The South Carolina Department of Health and Environmental Control is preparing to begin administering vaccines to children ages 5-11. Photos by Julie Crosby

This story was updated on Nov. 4. The Center for Disease Control formally endorsed the Pfizer-BioNTech COVID vaccine for children 5-11 years old, expanding the recommendation to about 28 million children, according to the CDC. 

Laura Kammerer, a Columbia mother of two, said her 10-year-old son, Julian, had “vaccine envy” watching his older brother and the rest of his family get vaccinated with the COVID-19 vaccine over the last several months.

“He was upset that he couldn’t get the shot,” Kammerer said. “I remember him joking with me after his brother got the shot, saying, ‘I’ll be the last person in America! It’ll never be my turn!’”

Soon, Kammerer’s son will have no reason to be envious of his family.

On Friday, the FDA gave emergency authorization for the Pfizer vaccine for ages 5-11. On Tuesday, a panel of the Centers for Disease Control met to make its recommendation. Once that vote is taken, the Biden administration is expected to announce how the vaccine would be distributed.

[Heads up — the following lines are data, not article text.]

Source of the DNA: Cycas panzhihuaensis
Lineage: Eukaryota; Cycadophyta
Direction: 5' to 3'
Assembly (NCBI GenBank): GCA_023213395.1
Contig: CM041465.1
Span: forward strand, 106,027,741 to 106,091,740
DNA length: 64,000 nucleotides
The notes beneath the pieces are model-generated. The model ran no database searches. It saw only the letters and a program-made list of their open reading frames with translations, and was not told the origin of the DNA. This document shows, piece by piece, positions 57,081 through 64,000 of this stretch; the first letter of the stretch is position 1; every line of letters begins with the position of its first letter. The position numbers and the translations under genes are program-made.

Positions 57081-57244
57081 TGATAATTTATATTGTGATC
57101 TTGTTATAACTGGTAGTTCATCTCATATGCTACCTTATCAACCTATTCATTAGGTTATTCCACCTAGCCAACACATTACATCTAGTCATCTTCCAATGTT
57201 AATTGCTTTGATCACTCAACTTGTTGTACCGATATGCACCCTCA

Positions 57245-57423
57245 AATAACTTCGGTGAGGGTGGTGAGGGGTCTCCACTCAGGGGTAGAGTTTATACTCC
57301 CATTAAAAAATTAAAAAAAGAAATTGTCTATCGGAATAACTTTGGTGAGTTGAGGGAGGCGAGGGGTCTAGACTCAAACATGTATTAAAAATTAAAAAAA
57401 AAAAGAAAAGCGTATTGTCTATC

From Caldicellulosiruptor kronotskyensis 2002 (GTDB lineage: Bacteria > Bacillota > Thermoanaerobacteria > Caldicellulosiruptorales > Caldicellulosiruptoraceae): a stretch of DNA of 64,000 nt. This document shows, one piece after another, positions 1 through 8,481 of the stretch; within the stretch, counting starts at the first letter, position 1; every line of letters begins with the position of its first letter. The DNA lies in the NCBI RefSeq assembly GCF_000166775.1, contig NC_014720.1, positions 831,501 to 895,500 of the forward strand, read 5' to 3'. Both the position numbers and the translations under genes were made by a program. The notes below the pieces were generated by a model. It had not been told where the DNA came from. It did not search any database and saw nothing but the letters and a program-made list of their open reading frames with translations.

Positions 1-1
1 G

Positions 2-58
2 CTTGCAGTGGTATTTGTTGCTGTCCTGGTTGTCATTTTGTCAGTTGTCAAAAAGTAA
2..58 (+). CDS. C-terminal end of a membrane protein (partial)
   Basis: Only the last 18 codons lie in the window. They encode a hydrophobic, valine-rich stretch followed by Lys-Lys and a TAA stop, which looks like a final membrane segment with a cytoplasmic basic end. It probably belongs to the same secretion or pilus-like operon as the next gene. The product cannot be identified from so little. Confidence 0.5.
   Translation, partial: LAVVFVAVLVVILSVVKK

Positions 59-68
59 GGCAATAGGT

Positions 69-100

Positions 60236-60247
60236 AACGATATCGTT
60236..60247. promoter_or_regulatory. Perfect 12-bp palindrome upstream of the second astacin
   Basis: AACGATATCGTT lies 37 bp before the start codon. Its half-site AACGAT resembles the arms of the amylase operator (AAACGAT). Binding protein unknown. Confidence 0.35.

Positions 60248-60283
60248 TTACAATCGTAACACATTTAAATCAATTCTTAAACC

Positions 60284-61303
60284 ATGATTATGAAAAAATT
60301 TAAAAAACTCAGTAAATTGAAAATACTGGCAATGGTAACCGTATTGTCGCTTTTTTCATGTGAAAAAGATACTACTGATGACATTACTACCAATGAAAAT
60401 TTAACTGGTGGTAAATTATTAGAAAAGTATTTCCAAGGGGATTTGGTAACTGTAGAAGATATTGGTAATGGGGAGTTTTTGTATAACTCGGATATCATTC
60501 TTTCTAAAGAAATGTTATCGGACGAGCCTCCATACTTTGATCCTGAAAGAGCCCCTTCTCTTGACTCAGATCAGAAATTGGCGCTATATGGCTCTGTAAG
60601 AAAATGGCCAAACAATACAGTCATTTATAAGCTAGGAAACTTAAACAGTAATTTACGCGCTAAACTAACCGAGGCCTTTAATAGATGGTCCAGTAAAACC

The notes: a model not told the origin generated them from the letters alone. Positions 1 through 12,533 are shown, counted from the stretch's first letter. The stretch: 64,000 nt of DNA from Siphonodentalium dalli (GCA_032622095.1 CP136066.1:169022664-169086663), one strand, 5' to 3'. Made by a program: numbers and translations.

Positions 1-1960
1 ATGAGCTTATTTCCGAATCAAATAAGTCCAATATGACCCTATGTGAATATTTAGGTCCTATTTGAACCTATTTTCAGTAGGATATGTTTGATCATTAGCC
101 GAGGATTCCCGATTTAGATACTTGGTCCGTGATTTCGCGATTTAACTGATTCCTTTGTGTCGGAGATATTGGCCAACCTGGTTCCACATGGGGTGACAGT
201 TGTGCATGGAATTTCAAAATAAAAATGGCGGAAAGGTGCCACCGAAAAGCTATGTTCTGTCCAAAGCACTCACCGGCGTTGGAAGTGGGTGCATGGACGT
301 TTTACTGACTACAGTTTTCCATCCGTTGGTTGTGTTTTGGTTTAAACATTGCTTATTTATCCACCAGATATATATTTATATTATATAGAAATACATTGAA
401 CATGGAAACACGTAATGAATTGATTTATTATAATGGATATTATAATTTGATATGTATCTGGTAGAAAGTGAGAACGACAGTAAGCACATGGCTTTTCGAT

The South Carolina Department of Health and Environmental Control is finalizing the details about when and where the vaccine will be available for children. You can visit for more updates.

Many parents are eager to get their children vaccinated and have been preparing their children for the day they are able to receive the vaccine. But some parents, even those who are vaccinated, have expressed reluctance and are taking a wait-and-see attitude.

A poll by the Henry J. Kaiser Family Foundation, a nonprofit organization focusing on national health issues, reported nearly three-in-10 parents would not vaccinate their children. One third of parents said in the survey they are eager to vaccinate. The remaining third are waiting to assess long-term effects.